Our calling as kingdom workers requires complete commitment. We must choose God as our dwelling place and live in Him and His sovereign purposes. This means to live His work rather than do it, an all-encompassing passion to see His will revealed through intimate relationship with the Master Potter.
These were the potters and those who dwell at Netaim and Gederah; there they dwelt with the king for his work. (1 Chronicles 4:23)
Today’s verse sneaks in amongst a long list of ‘begats’ that Chronicles is associated with. What this means is that it’s easy to overlook it, because most readers will ‘scan’ or skip over the genealogies. Unless we’re looking for a particular who begat who, we tend to skirt what seems irrelevant. But God’s Word is a living Word, so there are priceless nuggets of insight and wisdom tucked away in the most unlikely places. That’s why we’re enjoined to read each Word. Our God does not want us to miss the beautiful truth ‘hiding’ in plain sight. This particular verse kind of leapt out at me with the familiar impetus of the Spirit that I’m learning to listen to. It’s a prompting to stop and really look, to read and reread, until His truth and relevance emerges. Today, He revealed a beautiful truth for kingdom workers.
Kingdom workers are identifiable.
Just prior to this verse, the Bible names these workers. They weren’t a ‘homogenous mass’ of tradesmen but were identifiable, both individually and through their craft – kingdom work. They were known by who they were and by what they did. At the same time, they were part of a larger body, artisans who all lived to work together to serve the king. There is a strong parallel with the New Testament understanding of the body of Christ. God knows kingdom workers by name – by who we are – but He also knows us by the work He has ordained we do. He has given each one specific gifts, talents, and abilities to enable us to fulfil our calling. Collectively, however, we exist together as the united body of Christ. We each do our part but it’s always in the broader context of working together as His body.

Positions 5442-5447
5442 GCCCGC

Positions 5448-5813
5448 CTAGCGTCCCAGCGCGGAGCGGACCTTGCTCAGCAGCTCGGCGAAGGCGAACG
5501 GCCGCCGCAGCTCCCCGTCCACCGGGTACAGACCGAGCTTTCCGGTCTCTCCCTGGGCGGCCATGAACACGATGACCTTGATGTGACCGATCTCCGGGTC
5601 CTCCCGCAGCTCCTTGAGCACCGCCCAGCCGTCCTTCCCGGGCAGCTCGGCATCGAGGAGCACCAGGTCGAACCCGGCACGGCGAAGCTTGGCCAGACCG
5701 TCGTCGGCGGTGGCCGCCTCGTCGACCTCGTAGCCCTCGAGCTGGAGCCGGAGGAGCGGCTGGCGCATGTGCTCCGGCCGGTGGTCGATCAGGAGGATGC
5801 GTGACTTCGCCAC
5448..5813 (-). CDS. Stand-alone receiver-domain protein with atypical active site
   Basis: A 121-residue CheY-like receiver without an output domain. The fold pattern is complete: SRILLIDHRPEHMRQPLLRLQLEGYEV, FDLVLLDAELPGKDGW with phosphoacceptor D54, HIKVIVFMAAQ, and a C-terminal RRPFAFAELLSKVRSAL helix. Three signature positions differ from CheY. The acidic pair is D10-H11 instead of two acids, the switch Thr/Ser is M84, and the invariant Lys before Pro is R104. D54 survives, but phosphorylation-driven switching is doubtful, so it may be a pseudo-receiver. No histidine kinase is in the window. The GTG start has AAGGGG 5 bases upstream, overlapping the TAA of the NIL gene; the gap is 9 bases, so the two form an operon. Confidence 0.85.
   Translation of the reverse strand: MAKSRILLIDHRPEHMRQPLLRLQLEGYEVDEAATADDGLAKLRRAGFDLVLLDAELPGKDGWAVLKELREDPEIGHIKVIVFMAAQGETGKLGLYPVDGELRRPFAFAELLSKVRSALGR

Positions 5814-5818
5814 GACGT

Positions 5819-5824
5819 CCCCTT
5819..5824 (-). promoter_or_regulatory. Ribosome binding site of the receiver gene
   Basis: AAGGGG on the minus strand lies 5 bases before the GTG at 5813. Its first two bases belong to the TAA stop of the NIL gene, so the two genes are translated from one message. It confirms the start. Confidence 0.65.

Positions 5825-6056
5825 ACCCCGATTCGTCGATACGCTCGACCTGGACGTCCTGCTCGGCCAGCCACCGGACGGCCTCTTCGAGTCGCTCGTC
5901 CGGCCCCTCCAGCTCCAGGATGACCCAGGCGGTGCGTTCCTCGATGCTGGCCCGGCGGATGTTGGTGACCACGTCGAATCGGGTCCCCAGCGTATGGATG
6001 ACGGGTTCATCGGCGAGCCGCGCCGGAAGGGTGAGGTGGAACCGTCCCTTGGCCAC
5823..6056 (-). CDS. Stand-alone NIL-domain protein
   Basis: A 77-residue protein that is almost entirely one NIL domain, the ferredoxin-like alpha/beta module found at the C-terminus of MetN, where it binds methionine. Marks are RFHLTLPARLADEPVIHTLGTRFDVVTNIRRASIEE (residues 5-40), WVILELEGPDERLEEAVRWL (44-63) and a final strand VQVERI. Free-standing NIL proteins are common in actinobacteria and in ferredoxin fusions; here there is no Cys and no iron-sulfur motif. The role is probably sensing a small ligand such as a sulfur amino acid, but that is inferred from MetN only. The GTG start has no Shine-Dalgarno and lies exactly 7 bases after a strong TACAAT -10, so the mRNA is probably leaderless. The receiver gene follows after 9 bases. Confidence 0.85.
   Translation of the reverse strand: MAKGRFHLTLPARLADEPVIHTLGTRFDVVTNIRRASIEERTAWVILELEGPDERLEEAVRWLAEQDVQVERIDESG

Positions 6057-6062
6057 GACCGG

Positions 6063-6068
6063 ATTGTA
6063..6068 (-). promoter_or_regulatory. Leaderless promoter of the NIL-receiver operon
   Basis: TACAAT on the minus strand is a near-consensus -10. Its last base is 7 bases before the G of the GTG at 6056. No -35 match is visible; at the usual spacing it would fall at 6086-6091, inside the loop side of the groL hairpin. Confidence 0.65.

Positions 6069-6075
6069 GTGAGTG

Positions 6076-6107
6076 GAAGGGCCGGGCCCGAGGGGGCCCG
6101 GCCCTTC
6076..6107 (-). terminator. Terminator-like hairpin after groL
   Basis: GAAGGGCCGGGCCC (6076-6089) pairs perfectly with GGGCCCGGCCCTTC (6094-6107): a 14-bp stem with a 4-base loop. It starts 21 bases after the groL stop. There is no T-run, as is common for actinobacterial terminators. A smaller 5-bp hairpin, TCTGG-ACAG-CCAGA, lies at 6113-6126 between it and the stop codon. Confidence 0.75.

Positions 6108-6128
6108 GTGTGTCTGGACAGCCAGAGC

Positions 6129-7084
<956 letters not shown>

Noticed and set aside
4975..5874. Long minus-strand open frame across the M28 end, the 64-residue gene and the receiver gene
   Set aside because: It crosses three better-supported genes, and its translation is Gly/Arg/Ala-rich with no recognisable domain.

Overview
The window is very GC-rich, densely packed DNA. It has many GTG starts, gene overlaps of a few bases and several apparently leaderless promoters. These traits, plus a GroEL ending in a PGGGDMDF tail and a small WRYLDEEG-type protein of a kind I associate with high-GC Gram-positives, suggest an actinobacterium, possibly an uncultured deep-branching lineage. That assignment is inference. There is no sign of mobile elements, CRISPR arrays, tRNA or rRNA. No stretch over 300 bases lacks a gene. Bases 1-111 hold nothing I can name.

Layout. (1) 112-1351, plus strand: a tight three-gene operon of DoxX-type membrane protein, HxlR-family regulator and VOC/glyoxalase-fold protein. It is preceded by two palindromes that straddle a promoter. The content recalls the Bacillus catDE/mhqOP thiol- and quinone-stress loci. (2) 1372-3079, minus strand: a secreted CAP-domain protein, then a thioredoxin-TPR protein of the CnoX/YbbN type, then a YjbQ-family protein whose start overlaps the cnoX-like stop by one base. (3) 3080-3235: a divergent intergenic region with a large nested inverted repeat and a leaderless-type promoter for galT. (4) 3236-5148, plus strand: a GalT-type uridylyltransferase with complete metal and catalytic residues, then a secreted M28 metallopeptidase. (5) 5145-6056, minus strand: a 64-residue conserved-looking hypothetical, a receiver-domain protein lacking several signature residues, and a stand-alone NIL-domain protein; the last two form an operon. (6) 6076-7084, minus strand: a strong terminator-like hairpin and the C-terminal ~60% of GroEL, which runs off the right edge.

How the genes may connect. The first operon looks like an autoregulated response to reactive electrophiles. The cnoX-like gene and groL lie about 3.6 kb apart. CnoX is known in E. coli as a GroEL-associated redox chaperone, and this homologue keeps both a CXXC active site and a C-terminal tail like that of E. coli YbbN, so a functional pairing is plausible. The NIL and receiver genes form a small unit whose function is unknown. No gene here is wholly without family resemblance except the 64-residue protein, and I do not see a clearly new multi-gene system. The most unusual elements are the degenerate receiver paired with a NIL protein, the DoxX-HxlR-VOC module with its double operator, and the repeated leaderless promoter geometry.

The result of this is that there is a further identifier, one which sets them apart from other men. This is that they served the king. They were more than simply artisans and craftsmen. They were craftsmen who served the king. This had specific relevance because it’s included in the Bible. Everything the Bible contains has spiritual and practical significance for us. Today, it’s that kingdom workers are identifiable also as kingdom workers. It’s something that must stand out and be easily recognisable by others. They must look at us and be able to identify us beyond who we are and what we do. The defining factor of our identity must be that we live to serve the King. It’s not that we lose the who and what we are but rather that we are set apart for the sovereign, kingdom purposes of God.
Kingdom workers and separation.
It’s interesting that in the long list of begats, while mention of where each lived is common, this is the only group identified specifically as working for the king. They lived where they lived because they were kingdom workers. This is a type of the separation unto God of all kingdom workers. As I reread the entire chapter, though, I was struck by an oddity. While many different types of craftsmen are mentioned in the list, only this group was specifically identified as working for the king. It doesn’t seem to make sense that only would be accorded this distinction. To understand this particular emphasis, we can look at the other biblical types of the potter and how they all fit into the bigger scheme of things. The most obvious is that we are the clay and God Himself is the potter. The clay therefore is separated for His use.